BART unveils new swing style fare gate and dramatic savings for systemwide rollout


BART unveils new swing style fare gate and dramatic savings for systemwide rollout

The Richmond BART Station now has a newly designed accessible fare gate prototype to test BART’s next generation of faregates.  The new design is the result of months of innovation by BART staff that has reduced the cost estimate for replacing fare gates across the system from $150 to $90 million, a 40% savings.

The prototype gate includes two 5-feet high swing style barriers that discourage users from pushing through, jumping over, or maneuvering under the gates. These are first-of-its-kind pneumatic swing style barriers.  The barriers are operated with air pressure instead of a motor.  There are fewer moving parts and the gates can apply as much pressure as necessary to discourage someone from pushing the barriers open.  The prototype can process a minimum of 30 riders per minute which is a required benchmark to ensure riders can quickly move through our stations.

Wheelchaired patron coming through new prototype ADA gate in Richmond Station

New ADA prototype gate in Richmond Station

The accessible fare gate is for riders who need extra space and time to tag Clipper and pass through, such as people in wheelchairs or with strollers or bikes.  The barriers remain open longer than non-accessible fare gates.  The BART Accessibility Task Force last week tried out the new fare gates and is offering feedback to staff.  The Accessibility Task Force is comprised of members of the public and advises BART on disability-related issues.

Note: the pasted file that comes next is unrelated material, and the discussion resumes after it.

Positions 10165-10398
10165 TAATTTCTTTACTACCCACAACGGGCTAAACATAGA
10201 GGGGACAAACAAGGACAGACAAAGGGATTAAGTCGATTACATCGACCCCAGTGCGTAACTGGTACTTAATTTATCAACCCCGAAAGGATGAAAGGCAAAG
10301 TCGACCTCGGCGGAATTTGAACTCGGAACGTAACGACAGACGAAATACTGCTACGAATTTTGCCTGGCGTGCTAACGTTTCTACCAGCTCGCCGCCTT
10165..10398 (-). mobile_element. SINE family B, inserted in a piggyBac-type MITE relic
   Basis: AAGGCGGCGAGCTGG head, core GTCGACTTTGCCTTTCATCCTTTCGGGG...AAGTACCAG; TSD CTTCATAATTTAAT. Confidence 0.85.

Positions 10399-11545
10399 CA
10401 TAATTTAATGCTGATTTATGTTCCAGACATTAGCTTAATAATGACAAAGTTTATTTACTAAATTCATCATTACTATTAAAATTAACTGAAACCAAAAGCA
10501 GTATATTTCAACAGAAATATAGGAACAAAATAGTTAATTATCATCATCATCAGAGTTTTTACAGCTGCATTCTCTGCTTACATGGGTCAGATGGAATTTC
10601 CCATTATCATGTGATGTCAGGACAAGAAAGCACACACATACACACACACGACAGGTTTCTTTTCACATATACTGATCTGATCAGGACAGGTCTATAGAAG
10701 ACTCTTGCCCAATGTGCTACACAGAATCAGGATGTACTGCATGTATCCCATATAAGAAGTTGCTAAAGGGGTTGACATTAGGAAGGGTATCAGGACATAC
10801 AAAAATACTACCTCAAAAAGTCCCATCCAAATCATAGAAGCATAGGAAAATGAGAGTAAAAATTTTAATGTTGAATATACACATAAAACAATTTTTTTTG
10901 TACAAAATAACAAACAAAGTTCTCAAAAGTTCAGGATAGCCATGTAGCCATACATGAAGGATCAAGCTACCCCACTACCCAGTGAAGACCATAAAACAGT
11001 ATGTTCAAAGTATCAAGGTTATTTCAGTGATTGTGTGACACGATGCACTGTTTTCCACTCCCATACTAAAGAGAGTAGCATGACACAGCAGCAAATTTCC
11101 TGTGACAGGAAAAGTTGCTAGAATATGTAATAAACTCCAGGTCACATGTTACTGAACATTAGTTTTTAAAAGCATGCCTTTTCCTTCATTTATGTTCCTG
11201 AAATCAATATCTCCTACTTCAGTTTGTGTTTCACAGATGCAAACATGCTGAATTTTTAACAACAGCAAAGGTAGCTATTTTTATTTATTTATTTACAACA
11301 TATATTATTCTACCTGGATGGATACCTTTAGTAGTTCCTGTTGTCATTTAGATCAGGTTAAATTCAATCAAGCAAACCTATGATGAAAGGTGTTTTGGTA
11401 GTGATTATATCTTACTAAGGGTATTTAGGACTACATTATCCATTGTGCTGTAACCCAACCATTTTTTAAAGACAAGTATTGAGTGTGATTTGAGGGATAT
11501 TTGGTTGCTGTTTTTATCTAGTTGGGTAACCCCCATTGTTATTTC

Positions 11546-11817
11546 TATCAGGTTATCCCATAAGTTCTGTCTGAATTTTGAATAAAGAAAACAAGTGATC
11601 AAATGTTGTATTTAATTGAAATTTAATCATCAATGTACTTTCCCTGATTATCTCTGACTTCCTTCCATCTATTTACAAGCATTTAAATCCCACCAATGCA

In September 2019, the BART Board of Directors voted unanimously to adopt the swing style barrier gate design as the standard for new fare gates.  A variety of designs were considered and rated based on reliability, maintainability, throughput capacity, effectiveness against fare evasion, appearance, and ability to easily integrate with Clipper.

The new design developed by BART engineers removes dependency on a single vendor which offers BART more control over the replacement schedule, and cuts time off engineering and deployment.  BART currently depends on propriety software but being able to decouple from our current vendor will increase competition among vendors.  That is a key factor in the reduced cost estimate for the replacement program.

BART staff will present to the Board of Directors on June 11th the new $90 million cost estimate for fare gate replacement as well as a potential framework of a funding plan and timeline. The staff presentation on June 11th is only for information to update the Board and there will be no Board vote. See the staff presentation here.

BART’s funding proposal includes a mix of BART funds and working with the counties to reprioritize county funds programmed for BART projects such as station modernization as well as identify new funding opportunities.  BART will also look to use voter-approved Measure RR Access Program funds to support part of the costs of the fare gate replacement program.